"Unconventional gas will exert downward pressure on energy prices for years to come," predicts Mr Sterne - in the US, as well as elsewhere. "As shale gas fields come on line in the next five years, it is likely that European prices will drop in half." Winners and losers Consumers might find that an appealing prospect, particularly in some of the world's poorest countries.

Such sharp price falls should go a long way to relieve fuel poverty and indeed hunger. But elsewhere, notably in Russia, many ordinary people could also see their lives transformed in less-than-desirable ways as it could lead to a painful reversal of the country's recent economic prosperity, which was based largely on highly-priced gas and oil exports.

The geopolitical implications are both obvious and enormous, so it is far from certain that a sharp and sudden rise in global gas supplies will be a blessing rather than a curse. But if the gas is there, do not expect such concerns to prevent it from being extracted.

 
Renting is greener
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The Waste & Resources Action Programme (Wrap) claims that overcoming our obsession with owning goods could be a “secret weapon” in meeting climate change targets.

It has called for a fifth of all household spending, £148 billion out of an annual total of £732 billion, to be converted to renting by 2020. In a report published today the watchdog calls for the transformation of a large part of the retail sector into a service industry specialising in renting goods, with each item used by many different people during its lifetime.

Wrap identifies five categories of goods suitable for renting: high-end clothing; glassware and tableware; tools and equipment for house and garden; vehicles; and telephone, audio and recreational equipment. On clothing, the report proposes that hiring should replace 10 per cent of the retail market within ten years.

Liz Goodwin, Wrap’s chief executive, said: “It could be quite liberating and free our homes and garages from all that clutter that we rarely use. By hiring, we can also get better party dresses and handbags or a better drill to do some DIY than we would be willing to buy. “Why would anyone want to own that many things anyway?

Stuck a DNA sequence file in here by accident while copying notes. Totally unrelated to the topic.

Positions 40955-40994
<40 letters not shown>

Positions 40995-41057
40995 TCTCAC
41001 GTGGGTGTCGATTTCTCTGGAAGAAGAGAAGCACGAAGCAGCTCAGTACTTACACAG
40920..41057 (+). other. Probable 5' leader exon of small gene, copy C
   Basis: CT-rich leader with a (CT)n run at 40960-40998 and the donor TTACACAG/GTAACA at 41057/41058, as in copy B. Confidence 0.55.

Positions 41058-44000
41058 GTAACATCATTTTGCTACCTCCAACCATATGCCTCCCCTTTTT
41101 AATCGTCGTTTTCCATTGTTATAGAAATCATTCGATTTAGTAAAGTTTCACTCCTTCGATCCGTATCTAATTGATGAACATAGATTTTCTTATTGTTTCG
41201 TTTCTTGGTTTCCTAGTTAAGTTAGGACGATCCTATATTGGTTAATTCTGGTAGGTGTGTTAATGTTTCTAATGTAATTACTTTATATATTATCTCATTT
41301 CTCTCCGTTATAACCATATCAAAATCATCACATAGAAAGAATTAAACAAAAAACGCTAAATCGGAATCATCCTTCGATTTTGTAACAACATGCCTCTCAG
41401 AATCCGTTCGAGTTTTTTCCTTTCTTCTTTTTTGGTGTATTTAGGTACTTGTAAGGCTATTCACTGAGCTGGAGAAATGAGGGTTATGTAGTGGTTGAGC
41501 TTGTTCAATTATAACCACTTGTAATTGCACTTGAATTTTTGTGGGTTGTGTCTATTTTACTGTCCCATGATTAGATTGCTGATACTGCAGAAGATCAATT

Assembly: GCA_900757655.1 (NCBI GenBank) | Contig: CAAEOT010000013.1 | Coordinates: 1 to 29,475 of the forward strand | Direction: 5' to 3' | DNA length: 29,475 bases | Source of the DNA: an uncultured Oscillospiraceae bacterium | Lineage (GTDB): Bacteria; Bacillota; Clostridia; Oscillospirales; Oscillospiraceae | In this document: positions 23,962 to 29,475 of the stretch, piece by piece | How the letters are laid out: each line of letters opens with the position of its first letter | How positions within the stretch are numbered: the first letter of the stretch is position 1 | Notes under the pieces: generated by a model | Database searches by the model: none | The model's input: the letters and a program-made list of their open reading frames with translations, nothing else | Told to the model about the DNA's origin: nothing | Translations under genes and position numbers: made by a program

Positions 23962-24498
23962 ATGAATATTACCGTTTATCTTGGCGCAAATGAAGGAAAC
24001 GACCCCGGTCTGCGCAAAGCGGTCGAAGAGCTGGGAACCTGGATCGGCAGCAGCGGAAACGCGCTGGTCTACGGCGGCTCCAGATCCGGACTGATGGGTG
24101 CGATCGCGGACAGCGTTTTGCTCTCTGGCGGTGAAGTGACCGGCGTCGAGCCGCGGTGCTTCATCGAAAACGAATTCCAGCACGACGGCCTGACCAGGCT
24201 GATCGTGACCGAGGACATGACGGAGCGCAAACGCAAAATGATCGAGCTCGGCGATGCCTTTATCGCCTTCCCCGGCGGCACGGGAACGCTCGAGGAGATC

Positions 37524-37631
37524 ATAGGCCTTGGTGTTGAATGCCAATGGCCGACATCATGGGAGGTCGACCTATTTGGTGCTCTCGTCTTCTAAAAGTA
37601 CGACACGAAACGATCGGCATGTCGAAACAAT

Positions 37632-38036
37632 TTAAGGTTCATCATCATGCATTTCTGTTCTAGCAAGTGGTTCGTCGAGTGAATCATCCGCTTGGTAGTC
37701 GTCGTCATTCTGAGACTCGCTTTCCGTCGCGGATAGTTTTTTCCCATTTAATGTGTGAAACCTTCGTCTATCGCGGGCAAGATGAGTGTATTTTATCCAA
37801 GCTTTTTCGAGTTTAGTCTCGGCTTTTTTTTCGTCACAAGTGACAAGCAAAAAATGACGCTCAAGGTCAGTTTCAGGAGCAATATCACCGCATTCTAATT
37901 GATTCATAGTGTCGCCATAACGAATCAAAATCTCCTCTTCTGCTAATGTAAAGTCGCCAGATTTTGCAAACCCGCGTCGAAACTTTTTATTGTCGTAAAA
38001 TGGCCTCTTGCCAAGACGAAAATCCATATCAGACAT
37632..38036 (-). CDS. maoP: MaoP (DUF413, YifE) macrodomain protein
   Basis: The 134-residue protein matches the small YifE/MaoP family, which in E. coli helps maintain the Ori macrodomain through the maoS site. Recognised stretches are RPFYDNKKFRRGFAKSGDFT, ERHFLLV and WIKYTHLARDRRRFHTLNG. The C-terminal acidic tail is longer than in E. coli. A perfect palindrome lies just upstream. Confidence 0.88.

We need to have the confidence that we can get things when we need them but we don’t need to have them sitting beside us every day.” Ms Goodwin, who said she owned only one evening dress in her “pitifully small wardrobe”, said people needed to understand the environmental cost of ownership. “I hope that, in the future, we will look back and be glad that we have moved on from the day when we felt we needed umpteen pairs of shoes,” she said.

The report, based on research by York University, calculates that better use of resources could deliver 10 per cent of the carbon dioxide savings that Britain has legally committed to making by 2020.

Shifting a fifth of household spending from purchasing to renting would cut emissions by about 2 per cent, or 13 million tonnes of CO2 a year, through a fall in manufacturing and lower consumption of raw materials. A Wrap official said that there would be no net loss of jobs in Britain because most goods were manufactured overseas. He said that positions lost in retailing would be balanced by jobs gained in a greatly expanded rental industry.

He also said that there would be additional greenhouse gas savings — not calculated in the report — from reducing the size of homes because people would not need as much storage space.

The report says that 20 per cent of the market for tools could shift from purchasing to hiring by 2020 and up to 90 per cent by 2050. On vehicles, it says renting could account for 20 per cent of the market by 2020 and 50 to 90 per cent by 2050.

The report identifies £143 billion of annual expenditure on goods that could have been used for longer. It says that clothing is only being used, on average, for 66 per cent of its potential lifespan. Using items for their full lifespan would save consumers £47 billion a year, it claims.

Wrap also calls for changes in diet to reduce emissions from livestock. Its report says: “The UK diet is currently too high in meat, dairy, high-fat and sugary foods and too low in fruit and vegetable intake.” It suggests that households could cut consumption of meat and dairy products by 25 per cent by 2020 and by 50 to 75 per cent by 2050. Hilary Benn, the Environment Secretary, will attend a Wrap conference today at the Royal Society in London, where the report will be published.

He said: “In the UK, we have just over 3 per cent of the global market [for low-carbon goods and services]. This will grow as consumers become increasingly environmentally aware and companies realise that waste is just a resource in another form and that sustainability is the key not only to the environment but to business success.”